Commercial quantity: Kristen Gardner, of Lismore, was given a jail term for this cannabis crop found on a property by police at Lionsville.
Commercial quantity: Kristen Gardner, of Lismore, was given a jail term for this cannabis crop found on a property by police at Lionsville.

Man grows dope to pay legal bills

LISMORE photographer and hotel manager Kristen Gardner had 132kg of cannabis bagged and ready for market after harvesting his crop.

He intended to raise funds to pay for legal fees needed by his family in Queensland after their arrest on drug offences involving over three tonnes of cannabis.

His good intentions came a cropper when police raided the remote plot not long after dawn on Anzac Day last year.

Gardner, 34, a former manager at the Winsome Hotel and raised in Murwillumbah, said he was told the legal costs for his family would be as much as $700,000, and this was why he grew 900 cannabis plants in remote bushland at Lionsville, west of Baryulgil.

The crops were so remote Gardner used GPS co-ordinates to find his way to the site.

But the GPS co-ordinates also helped police find him and his well-hidden crop harvest when they raided the site after first searching his home at South Gundurimba and finding the geographic co-ordinate details downloaded on his computer.

Gardner pleaded guilty in Lismore District Court to possession of a commercial quantity of cannabis leaf for the purpose of supply; and to the cultivation of 900 cannabis plants.

Judge James Black on Wednesday sentenced Gardner to four-and-a-half years jail (after finding special circumstances to reduce the head sentence from six years) and ordered that he must serve a non-parole of 27 months.

With time already spent in Long Bay Jail the budding photographer will be eligible for release on July 24, 2011.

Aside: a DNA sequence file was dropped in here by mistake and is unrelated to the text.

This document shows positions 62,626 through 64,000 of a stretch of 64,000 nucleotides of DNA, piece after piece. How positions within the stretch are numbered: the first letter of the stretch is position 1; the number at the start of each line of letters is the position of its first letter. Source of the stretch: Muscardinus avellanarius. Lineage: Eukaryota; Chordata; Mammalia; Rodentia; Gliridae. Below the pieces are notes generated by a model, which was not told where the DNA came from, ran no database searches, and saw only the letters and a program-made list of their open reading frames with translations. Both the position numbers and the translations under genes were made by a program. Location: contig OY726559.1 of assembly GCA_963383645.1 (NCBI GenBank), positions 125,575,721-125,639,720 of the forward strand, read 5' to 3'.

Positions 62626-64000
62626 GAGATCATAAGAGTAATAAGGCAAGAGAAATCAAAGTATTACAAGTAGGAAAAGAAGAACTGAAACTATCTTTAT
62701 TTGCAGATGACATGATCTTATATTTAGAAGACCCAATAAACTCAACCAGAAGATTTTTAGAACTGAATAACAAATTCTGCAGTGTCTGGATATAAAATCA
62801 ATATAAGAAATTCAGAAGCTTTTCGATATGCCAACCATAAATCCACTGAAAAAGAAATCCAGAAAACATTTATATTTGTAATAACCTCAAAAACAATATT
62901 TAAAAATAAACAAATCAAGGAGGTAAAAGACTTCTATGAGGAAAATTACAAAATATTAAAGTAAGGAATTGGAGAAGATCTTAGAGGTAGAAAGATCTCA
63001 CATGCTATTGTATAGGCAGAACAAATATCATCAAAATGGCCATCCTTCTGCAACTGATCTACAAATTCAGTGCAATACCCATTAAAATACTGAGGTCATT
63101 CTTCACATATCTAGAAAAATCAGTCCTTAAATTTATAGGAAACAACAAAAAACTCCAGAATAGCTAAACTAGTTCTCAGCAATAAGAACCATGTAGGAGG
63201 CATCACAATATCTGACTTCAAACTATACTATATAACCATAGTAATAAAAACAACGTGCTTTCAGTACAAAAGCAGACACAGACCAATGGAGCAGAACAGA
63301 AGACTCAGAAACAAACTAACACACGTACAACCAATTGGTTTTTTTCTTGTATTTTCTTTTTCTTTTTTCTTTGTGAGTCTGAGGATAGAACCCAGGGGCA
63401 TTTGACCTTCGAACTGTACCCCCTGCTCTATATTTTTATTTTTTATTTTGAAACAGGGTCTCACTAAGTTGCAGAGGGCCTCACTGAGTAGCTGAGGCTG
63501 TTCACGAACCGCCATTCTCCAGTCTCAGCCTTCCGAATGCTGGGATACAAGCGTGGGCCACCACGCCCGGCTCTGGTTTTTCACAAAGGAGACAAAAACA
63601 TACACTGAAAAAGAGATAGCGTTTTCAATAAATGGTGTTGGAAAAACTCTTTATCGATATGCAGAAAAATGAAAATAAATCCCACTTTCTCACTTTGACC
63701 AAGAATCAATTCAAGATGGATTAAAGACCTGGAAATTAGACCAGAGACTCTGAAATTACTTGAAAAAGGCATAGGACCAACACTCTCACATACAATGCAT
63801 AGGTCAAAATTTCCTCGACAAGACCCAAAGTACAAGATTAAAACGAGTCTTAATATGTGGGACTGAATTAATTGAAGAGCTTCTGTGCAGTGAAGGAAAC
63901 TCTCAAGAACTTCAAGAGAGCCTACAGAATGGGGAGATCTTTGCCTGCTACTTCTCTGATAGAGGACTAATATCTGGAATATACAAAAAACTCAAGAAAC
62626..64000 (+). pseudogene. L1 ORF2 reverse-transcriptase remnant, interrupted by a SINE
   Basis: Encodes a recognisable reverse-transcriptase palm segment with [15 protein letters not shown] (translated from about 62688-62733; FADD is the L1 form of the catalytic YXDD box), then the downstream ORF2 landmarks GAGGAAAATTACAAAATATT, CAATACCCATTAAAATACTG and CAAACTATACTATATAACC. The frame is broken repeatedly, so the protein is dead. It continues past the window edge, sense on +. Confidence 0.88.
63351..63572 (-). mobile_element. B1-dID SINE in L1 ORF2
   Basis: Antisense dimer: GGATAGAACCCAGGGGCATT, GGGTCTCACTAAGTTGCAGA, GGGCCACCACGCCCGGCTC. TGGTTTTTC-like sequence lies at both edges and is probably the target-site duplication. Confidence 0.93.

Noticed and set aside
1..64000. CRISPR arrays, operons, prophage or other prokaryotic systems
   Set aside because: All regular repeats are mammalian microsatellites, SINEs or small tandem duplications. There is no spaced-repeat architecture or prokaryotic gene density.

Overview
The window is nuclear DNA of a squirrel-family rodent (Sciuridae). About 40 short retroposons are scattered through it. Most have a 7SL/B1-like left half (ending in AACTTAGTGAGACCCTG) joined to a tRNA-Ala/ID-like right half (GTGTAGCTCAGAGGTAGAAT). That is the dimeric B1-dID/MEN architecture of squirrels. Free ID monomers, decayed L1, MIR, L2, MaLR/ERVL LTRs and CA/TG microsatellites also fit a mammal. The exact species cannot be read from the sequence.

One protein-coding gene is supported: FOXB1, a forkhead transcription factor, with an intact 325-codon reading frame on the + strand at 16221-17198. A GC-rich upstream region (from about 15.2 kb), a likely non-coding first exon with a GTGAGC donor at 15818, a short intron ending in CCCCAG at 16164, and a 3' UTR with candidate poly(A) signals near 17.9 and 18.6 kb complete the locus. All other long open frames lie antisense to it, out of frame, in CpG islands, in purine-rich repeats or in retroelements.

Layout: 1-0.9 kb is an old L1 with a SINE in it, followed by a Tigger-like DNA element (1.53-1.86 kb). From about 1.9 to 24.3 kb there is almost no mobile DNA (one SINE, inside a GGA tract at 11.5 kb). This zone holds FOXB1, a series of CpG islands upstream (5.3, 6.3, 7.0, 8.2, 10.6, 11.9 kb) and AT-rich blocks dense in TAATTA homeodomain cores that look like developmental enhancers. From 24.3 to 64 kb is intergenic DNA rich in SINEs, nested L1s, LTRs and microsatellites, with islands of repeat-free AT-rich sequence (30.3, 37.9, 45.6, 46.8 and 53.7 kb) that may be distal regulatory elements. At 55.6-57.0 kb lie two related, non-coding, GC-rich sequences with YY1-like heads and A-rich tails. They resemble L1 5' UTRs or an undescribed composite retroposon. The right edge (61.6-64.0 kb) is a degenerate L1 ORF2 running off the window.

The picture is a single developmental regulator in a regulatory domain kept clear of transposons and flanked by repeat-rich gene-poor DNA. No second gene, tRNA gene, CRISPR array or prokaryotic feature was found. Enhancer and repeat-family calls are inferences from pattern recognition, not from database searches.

Defence barrister Paul Smart had argued his client was a man of limited means, had not grown the cannabis for his own profit, and was not a man ‘living high on the hog'.

His most expensive possession was $20,000 worth of camera gear.

Mr Smart said the gross weight of the harvested cannabis crop also included stems and leaf.

In evidence Gardner said he roughly calculated his crop would have realised 80kg of useable cannabis heads and revealed his father taught him how to grow cannabis on the family's former banana farm at Doon Doon near Murwillumbah many years ago. He said one of his stepmothers had suggested it to his father.

With regard to the legal costs needed by eight of his family (including their partners) on the Queensland drug matters that involved police allegations of 150,000 cannabis plants, Gardner said: “I was led to believe (they would need) $500,000 to $700,000, that was the information from Queensland solicitors.”

Gardner said he expected to also be charged by Queensland police in relation to those matters.

“Why did you do it,” asked Mr Smart.

“The sole purpose was to raise those funds,” Gardner replied, speaking with clarity from the witness box.

“It was all for legal fees.”

Gardner said he learnt about growing cannabis while working as a photographer in Canada where growing the crop for medicinal purposes was legal.

Gardner said he now described his behaviour as ‘irresponsible' and in jail had seen ‘an awful lot of abuse' that had changed his attitude to drugs.



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